By the way, the same unions force directors to despict upper class Romans like Anglosaxon and Scandinavian people, which they weren't. Even more, in the same movie the Celt are despicted a lot more blond that they probably were. Remember that the Scandinavian and Germanic invasions of Britain changed the make up of that country.


Edited by pinguin - 06 Feb 2011 at 08:56
Back to Top
drgonzaga View Drop Down
King
King
Avatar
Plus Ultra

Joined: 02 Oct 2005
Status: Offline
Points: 6262
Post Options Post Options   Thanks (0) Thanks(0)   Quote drgonzaga Quote  Post ReplyReply Direct Link To This Post Posted: 06 Feb 2011 at 10:15
Originally posted by Joe Joe wrote:

I assumed it would be a racial thing that they wouldn't be "full legions" rather as spearman or bow men or something. I thought only men from "italy" proper were allowed to enlist and then later on the mixing began like in the late 300s early 400s with the Foederatus.
 
No that chronology would be incorrect. While originally under the early Republic. recruitment was limited to the five upper classes of the Roman Republic, by the end of the Social War (87 BC), recruitment was open to all of the free men (not to be confused with freedmen) of Italy (including Cisalpine and Transalpine Gaul). Already, in the closing years of the Republic the provincial governors were enlisting freemen from the provinces under their control without any authorization from the Consuls since the privileges of citizenship had been granted to significant numbers of non-Italians. This process had expanded further under the Empire so that by the times of Marcus Aurelius and Caracalla (AD 169-217) recruitment came from the entire Roman World.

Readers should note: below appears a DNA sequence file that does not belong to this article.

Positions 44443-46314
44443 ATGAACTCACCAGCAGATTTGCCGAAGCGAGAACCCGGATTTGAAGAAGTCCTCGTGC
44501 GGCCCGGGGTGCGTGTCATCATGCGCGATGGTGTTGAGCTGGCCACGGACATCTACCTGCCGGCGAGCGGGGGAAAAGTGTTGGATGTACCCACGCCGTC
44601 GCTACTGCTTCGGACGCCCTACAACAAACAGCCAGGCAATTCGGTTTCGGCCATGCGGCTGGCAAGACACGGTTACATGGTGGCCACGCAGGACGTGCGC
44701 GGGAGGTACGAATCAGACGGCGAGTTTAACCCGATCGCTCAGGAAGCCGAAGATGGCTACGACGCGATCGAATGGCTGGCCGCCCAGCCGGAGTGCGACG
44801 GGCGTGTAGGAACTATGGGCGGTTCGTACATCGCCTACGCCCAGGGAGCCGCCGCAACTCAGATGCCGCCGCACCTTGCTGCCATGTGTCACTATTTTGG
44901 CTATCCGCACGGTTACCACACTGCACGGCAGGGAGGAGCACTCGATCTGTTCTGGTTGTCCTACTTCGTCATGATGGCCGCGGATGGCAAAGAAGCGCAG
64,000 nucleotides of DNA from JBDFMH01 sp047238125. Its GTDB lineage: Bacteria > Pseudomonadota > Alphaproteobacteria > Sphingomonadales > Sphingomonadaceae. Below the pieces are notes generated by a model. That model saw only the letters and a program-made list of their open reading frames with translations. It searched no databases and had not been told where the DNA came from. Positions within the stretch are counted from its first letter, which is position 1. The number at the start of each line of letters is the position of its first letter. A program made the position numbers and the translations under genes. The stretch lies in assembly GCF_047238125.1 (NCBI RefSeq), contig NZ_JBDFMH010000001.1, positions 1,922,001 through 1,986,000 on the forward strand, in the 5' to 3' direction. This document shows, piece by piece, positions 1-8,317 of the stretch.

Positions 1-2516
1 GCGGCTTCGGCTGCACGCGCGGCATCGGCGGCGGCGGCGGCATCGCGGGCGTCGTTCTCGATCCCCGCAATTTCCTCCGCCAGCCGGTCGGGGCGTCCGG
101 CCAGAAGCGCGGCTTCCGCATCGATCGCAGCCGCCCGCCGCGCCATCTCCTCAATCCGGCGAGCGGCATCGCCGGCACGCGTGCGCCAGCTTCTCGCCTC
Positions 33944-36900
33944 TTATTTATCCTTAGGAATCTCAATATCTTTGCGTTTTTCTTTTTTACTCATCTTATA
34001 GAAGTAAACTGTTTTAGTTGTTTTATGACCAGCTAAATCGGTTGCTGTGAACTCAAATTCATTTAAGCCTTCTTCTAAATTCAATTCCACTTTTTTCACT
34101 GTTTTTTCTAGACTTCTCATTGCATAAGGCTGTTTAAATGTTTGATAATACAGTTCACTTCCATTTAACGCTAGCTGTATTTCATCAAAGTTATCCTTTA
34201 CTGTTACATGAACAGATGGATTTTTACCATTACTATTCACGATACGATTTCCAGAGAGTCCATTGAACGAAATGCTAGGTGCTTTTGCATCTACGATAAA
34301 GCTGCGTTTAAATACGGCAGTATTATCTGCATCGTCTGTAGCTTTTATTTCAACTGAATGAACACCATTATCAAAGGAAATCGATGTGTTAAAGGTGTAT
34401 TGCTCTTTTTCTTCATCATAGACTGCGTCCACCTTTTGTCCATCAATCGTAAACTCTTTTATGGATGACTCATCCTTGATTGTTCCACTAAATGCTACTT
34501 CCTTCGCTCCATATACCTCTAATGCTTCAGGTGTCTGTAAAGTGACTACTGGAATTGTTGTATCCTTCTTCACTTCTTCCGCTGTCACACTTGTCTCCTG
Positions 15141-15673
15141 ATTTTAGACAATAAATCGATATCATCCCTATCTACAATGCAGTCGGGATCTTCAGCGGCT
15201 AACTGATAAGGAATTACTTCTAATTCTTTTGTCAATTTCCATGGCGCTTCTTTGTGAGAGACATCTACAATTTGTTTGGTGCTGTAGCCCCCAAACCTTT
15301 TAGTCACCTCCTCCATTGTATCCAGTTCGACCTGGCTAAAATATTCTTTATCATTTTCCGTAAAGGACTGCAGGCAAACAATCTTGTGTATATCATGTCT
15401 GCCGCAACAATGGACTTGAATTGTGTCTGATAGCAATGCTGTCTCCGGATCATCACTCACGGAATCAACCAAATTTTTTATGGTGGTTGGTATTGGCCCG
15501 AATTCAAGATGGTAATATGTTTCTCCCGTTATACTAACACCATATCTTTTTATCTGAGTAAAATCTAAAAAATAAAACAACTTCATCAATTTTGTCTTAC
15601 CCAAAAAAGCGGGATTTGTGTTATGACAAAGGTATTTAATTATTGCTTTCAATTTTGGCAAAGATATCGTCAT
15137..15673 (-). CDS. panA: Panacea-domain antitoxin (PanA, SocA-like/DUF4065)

Now if one is going to quibble about Hollywood taking "liberties" with history or that in entertainment one must faithfully reflect the past then you might as well forego theatrical events altogether! For if you are going to have Romans speaking English, yet quibble over non-Latin looking legionnaires, one enters the realm of the loonie! Just recall all the ranting Mel Gibson received when he had his Mayans in Apocalypso speaking in Ch'ol , the closest proximate to Classic Maya.


Edited by drgonzaga - 06 Feb 2011 at 10:16
Honi soit qui mal y pense
Back to Top
Joe View Drop Down
Baron
Baron
Avatar

Joined: 19 Jan 2011
Status: Offline
Points: 473
Post Options Post Options   Thanks (0) Thanks(0)   Quote Joe Quote  Post ReplyReply Direct Link To This Post Posted: 06 Feb 2011 at 10:21
Originally posted by drgonzaga drgonzaga wrote:

Originally posted by Joe Joe wrote:

I assumed it would be a racial thing that they wouldn't be "full legions" rather as spearman or bow men or something. I thought only men from "italy" proper were allowed to enlist and then later on the mixing began like in the late 300s early 400s with the Foederatus.
 
No that chronology would be incorrect. While originally under the early Republic. recruitment was limited to the five upper classes of the Roman Republic, by the end of the Social War (87 BC), recruitment was open to all of the free men (not to be confused with freedmen) of Italy (including Cisalpine and Transalpine Gaul). Already, in the closing years of the Republic the provincial governors were enlisting freemen from the provinces under their control without any authorization from the Consuls since the privileges of citizenship had been granted to significant numbers of non-Italians. This process had expanded further under the Empire so that by the times of Marcus Aurelius and Caracalla (AD 169-217) recruitment came from the entire Roman World.
 
Now if one is going to quibble about Hollywood taking "liberties" with history or that in entertainment one must faithfully reflect the past then you might as well forego theatrical events altogether! For if you are going to have Romans speaking English, yet quibble over non-Latin looking legionnaires, one enters the realm of the loonie! Just recall all the ranting Mel Gibson received when he had his Mayans in Apocalypso speaking in Ch'ol , the closest proximate to Classic Maya.